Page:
Prague City Hall councillors have voted to terminate a memorandum of cooperation with shared e-scooter operator Lime on the grounds that the company is not adhering to the agreed-on conditions. While the termination of the memorandum will not affect the rent of scooters in Prague’s streets, it is a warning to the company that City Hall is unhappy with the present state of affairs.
Lime put out 1,500 e-scooters on the streets of Prague in September of last year and the sharing service was a big hit with both young Czechs and tourists. However within a matter of weeks, the locals recognized the downside of the new phenomenon and have been bombarding the authorities with complaints regarding carelessly discarded scooters blocking pavements and pedestrians being put at risk by aggressive or drunk riders going past them at full speed.
The once popular Segways were banned from Prague’s city centre for the very same reason and City Hall’s decision to terminate the memorandum with Lime is a finger raised in warning following a number of futile attempts to address the problem and get the company to accept responsibility for the behaviour of its clients.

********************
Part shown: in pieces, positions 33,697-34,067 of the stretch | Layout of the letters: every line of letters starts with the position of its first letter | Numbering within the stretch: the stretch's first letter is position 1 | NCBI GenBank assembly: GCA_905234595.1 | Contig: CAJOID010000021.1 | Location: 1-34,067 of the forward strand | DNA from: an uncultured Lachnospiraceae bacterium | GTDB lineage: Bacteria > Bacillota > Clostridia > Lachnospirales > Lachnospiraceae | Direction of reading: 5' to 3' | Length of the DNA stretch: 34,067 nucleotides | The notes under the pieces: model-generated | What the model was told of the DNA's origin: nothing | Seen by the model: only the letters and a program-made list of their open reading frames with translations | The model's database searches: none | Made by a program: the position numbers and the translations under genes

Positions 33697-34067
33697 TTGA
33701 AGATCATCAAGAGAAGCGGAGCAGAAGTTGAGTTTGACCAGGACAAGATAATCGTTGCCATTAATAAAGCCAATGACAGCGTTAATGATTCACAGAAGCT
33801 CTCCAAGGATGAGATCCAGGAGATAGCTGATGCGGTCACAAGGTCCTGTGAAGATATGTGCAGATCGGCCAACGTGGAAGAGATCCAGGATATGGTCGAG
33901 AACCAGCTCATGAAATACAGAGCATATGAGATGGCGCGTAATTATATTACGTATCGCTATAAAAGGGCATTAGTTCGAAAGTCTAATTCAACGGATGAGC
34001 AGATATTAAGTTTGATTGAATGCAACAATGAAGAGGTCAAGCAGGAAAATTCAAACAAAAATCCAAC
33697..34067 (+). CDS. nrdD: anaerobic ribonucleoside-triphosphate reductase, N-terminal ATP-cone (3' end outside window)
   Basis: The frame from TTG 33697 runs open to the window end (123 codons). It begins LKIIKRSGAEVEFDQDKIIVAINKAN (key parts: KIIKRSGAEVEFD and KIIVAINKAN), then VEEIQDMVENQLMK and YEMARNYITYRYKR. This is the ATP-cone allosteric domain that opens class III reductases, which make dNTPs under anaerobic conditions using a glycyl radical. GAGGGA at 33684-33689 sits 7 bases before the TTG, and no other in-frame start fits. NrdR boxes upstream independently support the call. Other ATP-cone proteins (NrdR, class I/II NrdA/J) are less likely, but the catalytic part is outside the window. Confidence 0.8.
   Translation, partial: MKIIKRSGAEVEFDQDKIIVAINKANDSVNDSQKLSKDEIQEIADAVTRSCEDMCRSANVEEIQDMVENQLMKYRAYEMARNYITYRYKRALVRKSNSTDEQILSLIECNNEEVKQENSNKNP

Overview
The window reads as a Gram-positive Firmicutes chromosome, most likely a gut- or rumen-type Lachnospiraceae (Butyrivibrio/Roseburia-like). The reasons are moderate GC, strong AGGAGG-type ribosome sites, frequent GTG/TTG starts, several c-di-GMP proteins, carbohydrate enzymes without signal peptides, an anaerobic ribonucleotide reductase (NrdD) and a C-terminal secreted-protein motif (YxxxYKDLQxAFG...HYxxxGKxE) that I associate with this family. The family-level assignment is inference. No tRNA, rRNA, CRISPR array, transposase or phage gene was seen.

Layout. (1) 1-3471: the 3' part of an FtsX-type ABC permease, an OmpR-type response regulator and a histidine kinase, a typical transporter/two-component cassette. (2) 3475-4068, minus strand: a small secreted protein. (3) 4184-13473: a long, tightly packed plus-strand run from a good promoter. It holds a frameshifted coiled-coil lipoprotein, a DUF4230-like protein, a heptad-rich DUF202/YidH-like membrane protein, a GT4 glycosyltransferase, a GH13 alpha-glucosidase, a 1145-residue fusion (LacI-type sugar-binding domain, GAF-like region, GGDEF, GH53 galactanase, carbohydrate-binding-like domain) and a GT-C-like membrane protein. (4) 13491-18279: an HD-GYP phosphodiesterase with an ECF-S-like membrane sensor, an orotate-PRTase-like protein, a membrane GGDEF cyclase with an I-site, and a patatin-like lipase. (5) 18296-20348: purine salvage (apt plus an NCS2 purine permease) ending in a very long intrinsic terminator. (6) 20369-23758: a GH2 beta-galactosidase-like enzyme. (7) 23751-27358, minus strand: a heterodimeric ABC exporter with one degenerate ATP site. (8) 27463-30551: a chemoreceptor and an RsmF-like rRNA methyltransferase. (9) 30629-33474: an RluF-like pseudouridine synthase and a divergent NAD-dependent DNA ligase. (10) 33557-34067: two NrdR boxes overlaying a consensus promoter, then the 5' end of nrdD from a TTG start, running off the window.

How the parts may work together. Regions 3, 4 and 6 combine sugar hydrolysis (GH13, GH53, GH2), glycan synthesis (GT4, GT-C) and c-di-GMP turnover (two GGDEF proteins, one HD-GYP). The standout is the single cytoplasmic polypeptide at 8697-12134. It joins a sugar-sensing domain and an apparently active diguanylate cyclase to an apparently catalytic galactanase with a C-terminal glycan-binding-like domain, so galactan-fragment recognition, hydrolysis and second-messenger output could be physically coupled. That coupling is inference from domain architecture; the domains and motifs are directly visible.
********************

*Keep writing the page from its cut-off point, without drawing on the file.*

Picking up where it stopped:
City Hall claims that the company is too lenient and has failed to adhere to the conditions stipulated in the memorandum, such as providing scooter-storage areas or speedily removing poorly-parked scooters from places around Prague. By terminating the memorandum, City Hall officials are opening the door to a new agreement in which cooperation would be governed by stricter rules.
According to a Czech Transport Ministry directive e-scooters, normal scooters or even bikes cannot be driven on sidewalks. However that is proving increasingly hard to enforce as the city centre is filling up with shared vehicles to rent. In addition to the Lime scooters and Skoda scooters the company Homeport is operating an e-bike sharing service.